School Board to No Longer Require Public Speech, Considering Another Contribution Opportunity | Local news

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MANKATO – Speakers will no longer have to publicly share their full address when addressing the Mankato School Board.

At a workshop meeting on Monday, board members agreed to permanently eliminate the long-standing requirement that has become a national controversy. They also talked about launching listening sessions or another opportunity for citizens to share their opinions with board members.






Many school boards and city councils across the state require citizens to provide their address before speaking at public meetings. Board chair Jodi Sapp said addresses have been a requirement for as long as she has been a member of the board, although this has not always been strictly enforced.

But the pre-existing address requirement and some new limitations on the board’s public comment period have caught the attention of domestic conservative media.

In front of a crowd of people standing at last week’s board meeting, Sapp announced that she would put the address requirement on hold pending further conversation with her fellow board members.

Council members discussed addresses and other ideas for continued changes to public contribution opportunities on Monday.

There was consensus that full mailing addresses do not need to be shared with the general public. The change comes after some speakers expressed security concerns if their address became public.

Speakers will continue to be invited to share the city in which they reside. Council members agreed that they always want to know if a speaker lives in a district.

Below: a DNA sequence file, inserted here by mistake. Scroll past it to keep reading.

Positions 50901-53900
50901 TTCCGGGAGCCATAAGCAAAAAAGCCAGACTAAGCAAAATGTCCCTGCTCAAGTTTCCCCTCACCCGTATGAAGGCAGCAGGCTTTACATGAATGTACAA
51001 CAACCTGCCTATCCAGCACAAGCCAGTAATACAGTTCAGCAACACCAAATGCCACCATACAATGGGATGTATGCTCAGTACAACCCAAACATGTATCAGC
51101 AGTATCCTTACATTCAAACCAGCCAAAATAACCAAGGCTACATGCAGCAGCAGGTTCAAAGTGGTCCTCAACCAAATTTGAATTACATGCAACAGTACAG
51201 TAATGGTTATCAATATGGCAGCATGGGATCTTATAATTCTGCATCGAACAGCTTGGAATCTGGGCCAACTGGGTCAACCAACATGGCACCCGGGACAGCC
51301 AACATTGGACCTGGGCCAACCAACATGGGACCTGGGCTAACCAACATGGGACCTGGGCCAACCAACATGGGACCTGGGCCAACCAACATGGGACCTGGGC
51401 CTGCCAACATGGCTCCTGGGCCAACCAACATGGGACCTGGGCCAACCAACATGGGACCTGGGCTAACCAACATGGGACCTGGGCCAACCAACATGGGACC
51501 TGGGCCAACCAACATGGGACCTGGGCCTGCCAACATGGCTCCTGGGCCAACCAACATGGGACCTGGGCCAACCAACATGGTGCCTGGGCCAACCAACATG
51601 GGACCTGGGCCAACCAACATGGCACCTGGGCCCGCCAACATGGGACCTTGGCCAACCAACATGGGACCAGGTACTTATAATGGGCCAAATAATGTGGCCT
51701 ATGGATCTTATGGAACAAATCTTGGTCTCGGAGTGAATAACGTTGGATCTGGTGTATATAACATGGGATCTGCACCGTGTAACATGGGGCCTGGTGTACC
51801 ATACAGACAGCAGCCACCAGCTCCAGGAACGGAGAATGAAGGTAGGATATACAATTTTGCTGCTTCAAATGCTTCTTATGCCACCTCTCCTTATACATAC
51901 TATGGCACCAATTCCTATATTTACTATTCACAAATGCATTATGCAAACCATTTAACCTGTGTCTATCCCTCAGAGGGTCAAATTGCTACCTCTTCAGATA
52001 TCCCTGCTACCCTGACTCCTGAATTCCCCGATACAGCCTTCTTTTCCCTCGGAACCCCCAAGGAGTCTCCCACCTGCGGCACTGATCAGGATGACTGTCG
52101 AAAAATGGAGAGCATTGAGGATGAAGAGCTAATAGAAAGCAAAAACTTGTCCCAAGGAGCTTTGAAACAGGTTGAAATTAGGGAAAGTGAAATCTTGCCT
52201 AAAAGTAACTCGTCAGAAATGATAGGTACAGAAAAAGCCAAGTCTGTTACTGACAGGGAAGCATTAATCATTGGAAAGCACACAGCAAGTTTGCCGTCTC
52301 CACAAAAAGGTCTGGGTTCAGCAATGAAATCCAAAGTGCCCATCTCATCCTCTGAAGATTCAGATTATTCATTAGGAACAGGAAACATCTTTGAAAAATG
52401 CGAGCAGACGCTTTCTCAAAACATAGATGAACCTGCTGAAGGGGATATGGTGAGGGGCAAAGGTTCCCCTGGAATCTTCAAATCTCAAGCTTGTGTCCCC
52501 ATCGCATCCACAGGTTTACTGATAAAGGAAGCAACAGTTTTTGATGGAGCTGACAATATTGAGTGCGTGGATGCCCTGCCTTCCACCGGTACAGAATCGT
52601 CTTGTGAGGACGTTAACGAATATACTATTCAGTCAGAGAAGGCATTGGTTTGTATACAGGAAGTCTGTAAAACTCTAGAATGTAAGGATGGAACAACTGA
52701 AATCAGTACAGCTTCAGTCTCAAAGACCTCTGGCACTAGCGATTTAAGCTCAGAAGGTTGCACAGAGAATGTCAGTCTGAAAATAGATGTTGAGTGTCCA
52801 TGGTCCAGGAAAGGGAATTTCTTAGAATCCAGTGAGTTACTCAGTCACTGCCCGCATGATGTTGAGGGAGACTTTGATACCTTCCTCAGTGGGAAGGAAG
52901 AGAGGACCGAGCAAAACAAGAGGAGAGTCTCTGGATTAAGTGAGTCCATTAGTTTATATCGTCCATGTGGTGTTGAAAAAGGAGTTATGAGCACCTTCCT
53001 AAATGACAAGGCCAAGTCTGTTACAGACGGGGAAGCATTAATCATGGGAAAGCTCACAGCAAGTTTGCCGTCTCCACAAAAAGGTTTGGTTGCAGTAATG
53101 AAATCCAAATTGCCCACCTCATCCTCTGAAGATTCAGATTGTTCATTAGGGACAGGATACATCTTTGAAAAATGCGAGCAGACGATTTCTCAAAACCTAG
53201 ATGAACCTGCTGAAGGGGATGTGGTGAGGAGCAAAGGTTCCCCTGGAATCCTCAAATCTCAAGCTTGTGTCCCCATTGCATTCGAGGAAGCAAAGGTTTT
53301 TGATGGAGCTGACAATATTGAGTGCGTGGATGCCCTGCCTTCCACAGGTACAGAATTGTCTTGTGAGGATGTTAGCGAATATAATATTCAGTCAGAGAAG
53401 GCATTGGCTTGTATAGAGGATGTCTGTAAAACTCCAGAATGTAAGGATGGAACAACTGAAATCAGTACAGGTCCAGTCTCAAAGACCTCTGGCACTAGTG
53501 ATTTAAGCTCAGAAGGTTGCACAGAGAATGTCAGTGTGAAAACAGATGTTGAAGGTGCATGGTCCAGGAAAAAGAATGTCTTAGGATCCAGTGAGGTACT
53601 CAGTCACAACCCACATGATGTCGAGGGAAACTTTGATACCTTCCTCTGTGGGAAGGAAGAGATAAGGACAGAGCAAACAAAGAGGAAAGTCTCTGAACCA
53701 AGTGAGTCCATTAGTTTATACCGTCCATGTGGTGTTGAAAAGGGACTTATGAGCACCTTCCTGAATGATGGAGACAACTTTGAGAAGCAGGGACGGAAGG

“It’s important for the board to understand whether or not we’re hearing from constituents or someone outside the community we represent,” said Darren Wacker, Board Member.

Speakers will always be invited to share their full address and other contact information on a written form. Board members said they typically don’t review these forms before meetings, but sometimes a district representative will contact a speaker afterwards to answer a question.

Board members do not respond to questions or complaints during board meetings.

Board member Erin Roberts said she often hears from people who think the board is not paying attention because they are not responding. She suggested educating the public more about how listening is the purpose of these forums.

Board member Kristi Schuck suggested they make an effort to educate voters on how they can contact them by phone or email or request a one-on-one meeting.

“There are other ways besides the open forum to make their voices heard,” she said.

Schuck proposed that they also consider holding periodic “listening sessions” as some other councils have implemented. Less formal sessions are not recorded and board members can answer questions. Board members discussed whether to hold them before board meetings or go to a different school each time. They decided to do some research on what the other boards do and aim to start the sessions after the New Year.

Council members also agreed that they should maintain a new restriction that speakers can only speak on items on the council agenda. The limitation is necessary to curb “political demagoguery,” Sapp said.

“We’re going to refocus the conversation on what we’re meant to be here for: educating our children,” she said.

The board’s discussion of its open forum procedures followed a closed-door meeting for a “discussion on buying real or personal property.” Public entities are allowed to close meetings to discuss possible real estate transactions.

This fall, a district survey, which asked residents if they would support higher taxes to help with construction projects, listed buying land for a new elementary school as a possibility.


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